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Port Moody company raises money for food bank with virtual COVID-19 debate

Kids can also earn cash prizes and some coaching in special online debating competition
Frankie Cena
Frankie Cena, left, poses with some successful young debaters coached by his public speaking academy, Fostering Debate Talent.

There’s no debating the massive economic and societal impacts of the COVID-19 pandemic.

But a Port Moody academy that coaches young debaters is trying to help them find the positive amidst all the anxiety and despair. Along the way, they’re also helping Food Banks Canada.

The Fostering Debate Talent Academy is hosting a virtual public speaking contest for orators across the country in grades four to 12. The younger kids, up to grade 7, will speak about the heroes of COVID-19, while the senior debaters will pontificate about the world after quarantine.

They’ll be competing for $10,000 in prize money and FDT’s founding director, Frankie Cena, said the company is donating $5 for every entry to help food banks, up to $10,000.

Cena, who started the academy in 2018 to help cultivate in others the passion he developed for competitive debating when he was attending elementary school in Burnaby, said the contest is a way to give back as his instructors have been able to continue serving clients after quickly pivoting to virtual coaching. He said it’s also a way “to try to find as much goodness in this weird time.”

While debate competitions are usually held in packed auditoriums, gymnasiums or classrooms that add an element of pressure to perform, the virtual competition will rely on video submissions to YouTube of three to five minutes in length from participants.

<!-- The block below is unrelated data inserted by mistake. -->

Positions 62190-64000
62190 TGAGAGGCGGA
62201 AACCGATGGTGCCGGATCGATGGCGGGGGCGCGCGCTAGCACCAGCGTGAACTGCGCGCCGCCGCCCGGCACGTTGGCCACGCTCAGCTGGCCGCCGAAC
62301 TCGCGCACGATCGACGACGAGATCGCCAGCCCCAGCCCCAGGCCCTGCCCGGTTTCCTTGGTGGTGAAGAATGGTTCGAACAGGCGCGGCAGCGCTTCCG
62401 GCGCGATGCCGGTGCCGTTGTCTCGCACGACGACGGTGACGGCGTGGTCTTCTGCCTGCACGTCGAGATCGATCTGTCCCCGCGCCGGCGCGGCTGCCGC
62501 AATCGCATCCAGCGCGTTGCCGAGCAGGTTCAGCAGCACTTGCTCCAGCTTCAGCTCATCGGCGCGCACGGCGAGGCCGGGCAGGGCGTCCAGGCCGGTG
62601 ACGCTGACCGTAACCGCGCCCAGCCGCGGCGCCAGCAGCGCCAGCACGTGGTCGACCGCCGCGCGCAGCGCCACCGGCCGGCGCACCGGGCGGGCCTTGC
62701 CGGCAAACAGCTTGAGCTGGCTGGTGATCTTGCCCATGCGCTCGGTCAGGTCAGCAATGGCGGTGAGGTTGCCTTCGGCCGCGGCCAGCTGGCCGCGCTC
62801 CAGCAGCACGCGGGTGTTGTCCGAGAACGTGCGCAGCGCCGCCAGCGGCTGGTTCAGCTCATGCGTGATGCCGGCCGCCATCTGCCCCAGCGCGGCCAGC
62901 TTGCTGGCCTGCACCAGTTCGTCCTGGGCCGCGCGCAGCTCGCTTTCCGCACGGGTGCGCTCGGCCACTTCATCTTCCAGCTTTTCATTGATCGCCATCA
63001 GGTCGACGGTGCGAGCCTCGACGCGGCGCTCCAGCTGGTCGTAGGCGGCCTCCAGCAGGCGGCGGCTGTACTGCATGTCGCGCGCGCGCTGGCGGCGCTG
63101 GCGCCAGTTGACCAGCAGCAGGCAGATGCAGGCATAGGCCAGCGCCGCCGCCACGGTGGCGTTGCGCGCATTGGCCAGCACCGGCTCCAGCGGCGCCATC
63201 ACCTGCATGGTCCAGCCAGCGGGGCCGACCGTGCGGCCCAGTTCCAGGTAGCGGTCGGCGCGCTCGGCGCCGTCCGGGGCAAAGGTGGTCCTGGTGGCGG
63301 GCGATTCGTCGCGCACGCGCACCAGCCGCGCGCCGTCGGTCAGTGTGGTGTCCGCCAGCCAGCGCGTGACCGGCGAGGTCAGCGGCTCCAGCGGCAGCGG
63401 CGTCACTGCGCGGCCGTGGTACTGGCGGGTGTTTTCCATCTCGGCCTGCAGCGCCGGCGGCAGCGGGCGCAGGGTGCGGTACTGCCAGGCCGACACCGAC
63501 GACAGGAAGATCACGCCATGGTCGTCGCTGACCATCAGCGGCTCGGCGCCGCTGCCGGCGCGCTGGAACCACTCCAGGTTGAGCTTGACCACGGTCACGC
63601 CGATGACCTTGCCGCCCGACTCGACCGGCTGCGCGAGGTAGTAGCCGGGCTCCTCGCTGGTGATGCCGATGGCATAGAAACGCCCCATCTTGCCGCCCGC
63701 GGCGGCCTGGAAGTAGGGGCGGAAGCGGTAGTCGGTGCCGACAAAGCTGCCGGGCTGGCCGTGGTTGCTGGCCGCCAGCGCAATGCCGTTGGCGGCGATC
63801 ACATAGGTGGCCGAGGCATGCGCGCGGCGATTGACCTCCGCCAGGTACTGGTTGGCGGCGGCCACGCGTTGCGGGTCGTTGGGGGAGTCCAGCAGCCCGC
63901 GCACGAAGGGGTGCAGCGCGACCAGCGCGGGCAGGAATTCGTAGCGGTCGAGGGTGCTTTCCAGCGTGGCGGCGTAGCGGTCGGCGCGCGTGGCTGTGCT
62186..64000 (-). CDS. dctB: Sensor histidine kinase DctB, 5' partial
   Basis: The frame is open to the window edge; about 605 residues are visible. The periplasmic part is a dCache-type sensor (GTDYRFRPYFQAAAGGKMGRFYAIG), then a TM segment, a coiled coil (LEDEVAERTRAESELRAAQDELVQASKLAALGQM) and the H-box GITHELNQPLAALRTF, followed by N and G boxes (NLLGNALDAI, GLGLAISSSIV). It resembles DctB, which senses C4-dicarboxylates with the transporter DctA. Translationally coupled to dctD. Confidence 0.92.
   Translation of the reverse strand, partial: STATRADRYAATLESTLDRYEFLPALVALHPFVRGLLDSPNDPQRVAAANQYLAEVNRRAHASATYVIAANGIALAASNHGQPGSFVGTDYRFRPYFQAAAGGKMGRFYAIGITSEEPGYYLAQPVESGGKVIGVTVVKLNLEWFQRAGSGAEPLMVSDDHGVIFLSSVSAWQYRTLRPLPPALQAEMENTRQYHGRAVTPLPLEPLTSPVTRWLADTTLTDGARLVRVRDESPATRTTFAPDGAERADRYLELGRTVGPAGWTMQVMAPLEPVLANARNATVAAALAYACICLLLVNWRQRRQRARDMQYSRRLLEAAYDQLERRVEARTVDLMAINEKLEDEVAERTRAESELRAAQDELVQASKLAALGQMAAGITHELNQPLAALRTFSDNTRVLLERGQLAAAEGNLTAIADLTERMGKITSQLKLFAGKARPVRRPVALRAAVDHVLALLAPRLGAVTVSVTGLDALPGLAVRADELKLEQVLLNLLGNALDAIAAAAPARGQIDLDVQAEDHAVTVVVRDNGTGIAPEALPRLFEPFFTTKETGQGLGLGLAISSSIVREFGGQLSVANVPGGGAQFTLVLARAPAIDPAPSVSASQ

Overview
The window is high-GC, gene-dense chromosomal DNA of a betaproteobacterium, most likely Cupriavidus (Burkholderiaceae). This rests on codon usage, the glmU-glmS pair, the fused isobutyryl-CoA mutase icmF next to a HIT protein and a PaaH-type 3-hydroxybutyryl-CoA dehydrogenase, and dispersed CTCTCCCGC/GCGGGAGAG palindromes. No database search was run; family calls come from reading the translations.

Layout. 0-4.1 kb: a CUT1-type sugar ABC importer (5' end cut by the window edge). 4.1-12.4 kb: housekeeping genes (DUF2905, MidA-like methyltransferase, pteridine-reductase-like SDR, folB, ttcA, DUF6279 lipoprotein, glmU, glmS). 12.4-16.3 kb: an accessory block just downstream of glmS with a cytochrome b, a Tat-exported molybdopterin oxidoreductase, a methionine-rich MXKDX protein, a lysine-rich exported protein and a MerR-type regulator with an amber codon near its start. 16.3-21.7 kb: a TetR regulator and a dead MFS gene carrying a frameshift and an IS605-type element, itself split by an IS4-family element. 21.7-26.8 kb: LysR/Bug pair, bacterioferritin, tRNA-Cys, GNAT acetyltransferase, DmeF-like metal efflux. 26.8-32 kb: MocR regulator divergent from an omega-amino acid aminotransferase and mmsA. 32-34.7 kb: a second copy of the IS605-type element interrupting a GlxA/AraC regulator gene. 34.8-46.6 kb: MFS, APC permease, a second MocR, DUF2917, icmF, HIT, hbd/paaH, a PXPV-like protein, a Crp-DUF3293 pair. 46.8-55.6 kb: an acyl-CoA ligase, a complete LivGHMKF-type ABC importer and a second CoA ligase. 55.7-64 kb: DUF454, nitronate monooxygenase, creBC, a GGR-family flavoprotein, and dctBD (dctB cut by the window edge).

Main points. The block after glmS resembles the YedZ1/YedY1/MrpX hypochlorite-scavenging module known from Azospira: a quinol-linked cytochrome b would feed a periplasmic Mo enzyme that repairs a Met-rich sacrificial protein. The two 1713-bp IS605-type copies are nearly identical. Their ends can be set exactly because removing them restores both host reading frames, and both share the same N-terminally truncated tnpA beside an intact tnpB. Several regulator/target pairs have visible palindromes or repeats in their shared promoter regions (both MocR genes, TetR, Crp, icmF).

Each entry will then be reviewed by FDT’s instructors as well as its extensive roster of alumni who’ve been in the debate hot seat themselves. Each entrant receives a written critique of their delivery, content, organization and overall impression. Finalists in each category then compete against each other in a live debate on May 20 over the Zoom online meeting platform, with cash prizes up to $3,000 going to the top three.

Cena said making the debate topics relevant to the world’s current crisis gives young people an opportunity to express themselves in a meaningful way about a difficult situation.

“We want to be a beacon of hope,” he said. “We want to have everyone feel like this can be okay.”

Cena said public speaking helps kids learn critical thinking skills and develop confidence.

“They learn to find their voice,” he said, adding that voice should be unique, thought-provoking and maybe even make the judges laugh a bit.

For instance, Cena recalled, the first speech he gave in competition, on the topic of perfect jobs, was about being an elementary school janitor. He won, and the confidence he developed from that experience just kept snowballing into a career as an entertainer, host and even gameshow contestant.

“it’s just the most valuable life skill,” Cena said.

• To learn more about FDT’s virtual public speaking contest, including details about how to submit an entry, go to